I stood in a place of sorrow and joy.
My spouse and I were in Columbia, South Carolina, standing in the cemetery of Trinity Episcopal Cathedral on a Saturday morning. We were visiting our son, who is a student at the University of South Carolina. Our son would not be awake for several more hours so we had the chance to walk around Trinity’s cemetery, reading the headstones. For history buffs like my beloved and me, each headstone, monument, mausoleum, and marker told a story.
Many of the stories were deeply sorrowful. I lost track of the number of graves of infants and young children. There were graves of women, some who had died young and some who had died old. There were graves of men who had died young and men who had died old. We guessed that the children had died of disease. We wondered if some of the young women had died in childbirth. How had the young men died?
Another story began to unfold when we looked more closely at the headstones on the graves of the young men. One headstone read, “Killed at Boonsboro, Maryland, 1862”; another read, “Killed in Bentonville, North Carolina, 1865.” At the base of each gravestone stood a small, four-side Iron Cross with the letters “CSA” in the middle. As I walked around the graveyard, I noticed more and more CSA-monogrammed iron crosses anchored in the ground. According to a history of Trinity Episcopal Cathedral, 18 men from that congregation died in the Civil War. 98 Confederate veterans, total, are buried in the church’s graveyard.
Trinity Episcopal Cathedral sits directly across the street from the South Carolina State House.
On that particular morning, a small group was assembling in front of the State House. I couldn’t really tell what they were doing, but, it looked like a church gathering to me. There were small white tents, tables, instruments, and colorful banners on stands. From a distance, I could also see that the folks setting up were people of color. I admired the commitment of this small band of folks setting up between the State House and a white marble monument to Confederate soldiers.
As I stood in the midst of the cemetery, music began to play from the direction of the State House. Guitar, bass, vocals echoed off the stone buildings. We were not close enough to distinguish the words to the songs, but, I could hear enough to know in my soul that church was happening in the singing, shouting, praying, and praising.
We continued to walk around the graveyard while the music reverberated around the church and the Capitol grounds. Many poignant juxtapositions tugged at my heart. I thought about the contrast between the grand antebellum Episcopal cathedral and the small group of Jesus followers gathered under temporary tents on the State House steps.
I thought about the stories preserved on the headstones and the stories that were lost because there was no memorial to mark a grave. I thought about the people who would have had the money to buy headstones and the people who had no money for headstones.
I reflected on the meaning of having “CSA” monogrammed on iron crosses in a Christian cemetery. I thought about those particular crosses still standing in a South Carolina graveyard in 2017. I wondered if the congregation had ever talked about removing those crosses. I wondered if Trinity Episcopal Cathedral had any people of color in its congregation.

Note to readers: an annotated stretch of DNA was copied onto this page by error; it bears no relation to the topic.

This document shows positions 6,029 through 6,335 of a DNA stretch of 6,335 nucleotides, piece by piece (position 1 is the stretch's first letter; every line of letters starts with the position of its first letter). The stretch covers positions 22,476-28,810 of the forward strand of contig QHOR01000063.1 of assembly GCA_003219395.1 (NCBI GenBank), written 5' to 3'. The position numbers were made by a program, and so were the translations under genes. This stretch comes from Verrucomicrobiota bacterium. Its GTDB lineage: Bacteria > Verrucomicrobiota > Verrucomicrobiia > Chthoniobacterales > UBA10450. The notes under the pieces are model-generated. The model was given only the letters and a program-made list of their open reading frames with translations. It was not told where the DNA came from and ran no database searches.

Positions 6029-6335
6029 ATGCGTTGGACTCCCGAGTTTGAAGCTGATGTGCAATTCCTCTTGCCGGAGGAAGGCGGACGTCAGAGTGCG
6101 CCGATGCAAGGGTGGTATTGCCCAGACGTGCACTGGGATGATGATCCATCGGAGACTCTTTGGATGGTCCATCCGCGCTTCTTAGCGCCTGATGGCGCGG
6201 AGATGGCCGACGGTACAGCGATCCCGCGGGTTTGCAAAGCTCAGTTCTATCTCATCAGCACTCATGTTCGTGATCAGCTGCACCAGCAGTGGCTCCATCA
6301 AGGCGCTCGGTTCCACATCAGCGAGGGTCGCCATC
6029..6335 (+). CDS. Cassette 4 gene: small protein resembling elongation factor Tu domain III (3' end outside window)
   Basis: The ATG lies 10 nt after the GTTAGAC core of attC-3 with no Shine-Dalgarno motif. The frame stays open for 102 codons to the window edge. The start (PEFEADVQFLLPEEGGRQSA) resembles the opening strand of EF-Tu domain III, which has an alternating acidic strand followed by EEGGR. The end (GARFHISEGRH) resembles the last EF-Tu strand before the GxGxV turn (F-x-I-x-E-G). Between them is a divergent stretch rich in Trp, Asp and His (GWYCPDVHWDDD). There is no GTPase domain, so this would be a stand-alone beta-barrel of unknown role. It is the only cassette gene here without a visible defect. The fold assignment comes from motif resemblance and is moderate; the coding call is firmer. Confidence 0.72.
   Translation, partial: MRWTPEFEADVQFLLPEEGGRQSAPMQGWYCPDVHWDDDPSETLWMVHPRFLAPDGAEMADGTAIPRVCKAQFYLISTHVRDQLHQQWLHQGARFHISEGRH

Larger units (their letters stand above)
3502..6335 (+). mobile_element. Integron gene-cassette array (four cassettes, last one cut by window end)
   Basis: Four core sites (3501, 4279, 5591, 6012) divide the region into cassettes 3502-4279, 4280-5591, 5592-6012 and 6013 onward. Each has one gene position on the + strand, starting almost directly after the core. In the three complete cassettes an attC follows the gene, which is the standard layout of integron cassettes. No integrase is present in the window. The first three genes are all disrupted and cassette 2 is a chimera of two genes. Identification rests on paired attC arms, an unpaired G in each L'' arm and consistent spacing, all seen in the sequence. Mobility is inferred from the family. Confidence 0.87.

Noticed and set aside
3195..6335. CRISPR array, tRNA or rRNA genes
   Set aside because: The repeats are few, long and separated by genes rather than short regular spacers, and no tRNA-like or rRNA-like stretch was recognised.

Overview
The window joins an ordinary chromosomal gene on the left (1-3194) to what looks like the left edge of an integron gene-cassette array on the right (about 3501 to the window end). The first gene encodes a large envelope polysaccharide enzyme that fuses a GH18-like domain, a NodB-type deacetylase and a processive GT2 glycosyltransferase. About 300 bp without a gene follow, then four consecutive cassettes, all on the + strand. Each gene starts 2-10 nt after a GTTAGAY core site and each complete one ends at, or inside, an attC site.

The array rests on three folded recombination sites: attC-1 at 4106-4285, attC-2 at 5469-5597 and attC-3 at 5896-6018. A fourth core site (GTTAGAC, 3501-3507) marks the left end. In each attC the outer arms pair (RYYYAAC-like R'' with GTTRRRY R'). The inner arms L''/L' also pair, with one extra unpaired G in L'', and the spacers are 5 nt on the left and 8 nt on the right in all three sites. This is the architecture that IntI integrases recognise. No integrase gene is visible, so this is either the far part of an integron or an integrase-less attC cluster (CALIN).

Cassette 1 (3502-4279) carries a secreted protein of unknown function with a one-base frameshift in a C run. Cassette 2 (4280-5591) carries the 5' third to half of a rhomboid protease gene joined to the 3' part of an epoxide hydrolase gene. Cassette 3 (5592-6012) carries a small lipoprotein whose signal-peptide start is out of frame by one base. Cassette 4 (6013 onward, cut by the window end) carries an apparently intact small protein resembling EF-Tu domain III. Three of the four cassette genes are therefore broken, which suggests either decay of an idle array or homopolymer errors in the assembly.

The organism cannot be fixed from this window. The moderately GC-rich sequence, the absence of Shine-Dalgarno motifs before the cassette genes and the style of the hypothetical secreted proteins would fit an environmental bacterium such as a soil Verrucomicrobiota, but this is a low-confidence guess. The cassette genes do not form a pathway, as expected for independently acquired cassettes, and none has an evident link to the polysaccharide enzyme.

I was struck by the sorrows of that moment. The sorrow of losing your sons in a bloody, prolonged war. The sorrow of your sons and daughters being sold. The sorrow of burying your child in a tiny grave. The sorrow of burying your child in an unmarked grave. The sorrows of a land scarred by war. The sorrows of not having any land or any place to call your own.
As I stood on that soil so deeply marked by loss, there was also a joyful song being sung. I heard a song of praise wrapping around the headstones. Brown and black-skinned followers of Jesus sang about a mighty God. I marveled that the Christian faith that had once been presented in the American South as “slaves obey your masters” has and had become a place of resistance and liberation.
What does this story have to do with conflict transformation? In conflict transformation work, we often encounter “either-or” kinds of choices. Either we satisfy faction “A” or we satisfy faction “B”. Either we chose one course of action or we chose the other. Either person “A” leaves/changes behavior or person “B” leaves/changes behavior. False binaries dictate the conversation and set people against one another.
In conflict transformation work, we are constantly seeking the “both-and.” We seek the ways forward that transcend false binaries and integrate seemingly opposite positions. “Either-or” separates. “Both-and” unites. “Both-and” creates the space for creative possibilities to arise so that new stories can be told about God’s promising future for God’s joyful people.
The seeking of the “both-and” is sacred work. Only the divine mystery of the Holy Trinity can make what seems to be opposite true at the same time.
Which brings me to Advent. We Christ-followers sing many joyful songs in Advent and Christmas, as well we should. The church has much to celebrate in this season. At the same time, if we listen carefully, we may here a sorrowful note in the familiar Scriptures and Christmas carols. I Wonder As I Wander is a plaintive Appalachian carol that reminds us of Jesus’ ultimate fate.
I wonder as I wander out under the sky.
How Jesus the Savior did come for to die.
For poor on’ry people like you and like I…
I wonder as I wander out under the sky.
From the very beginnings of her pregnancy, Mary knew the great risks of bearing her most unusual child. And, yet, she said, “Let it be.” I hope this Advent that I have the courage–like Mary–to wait in the “both-and” so that I may hear the sacred stories of sorrow and the holy stories of joy, knowing that both are true.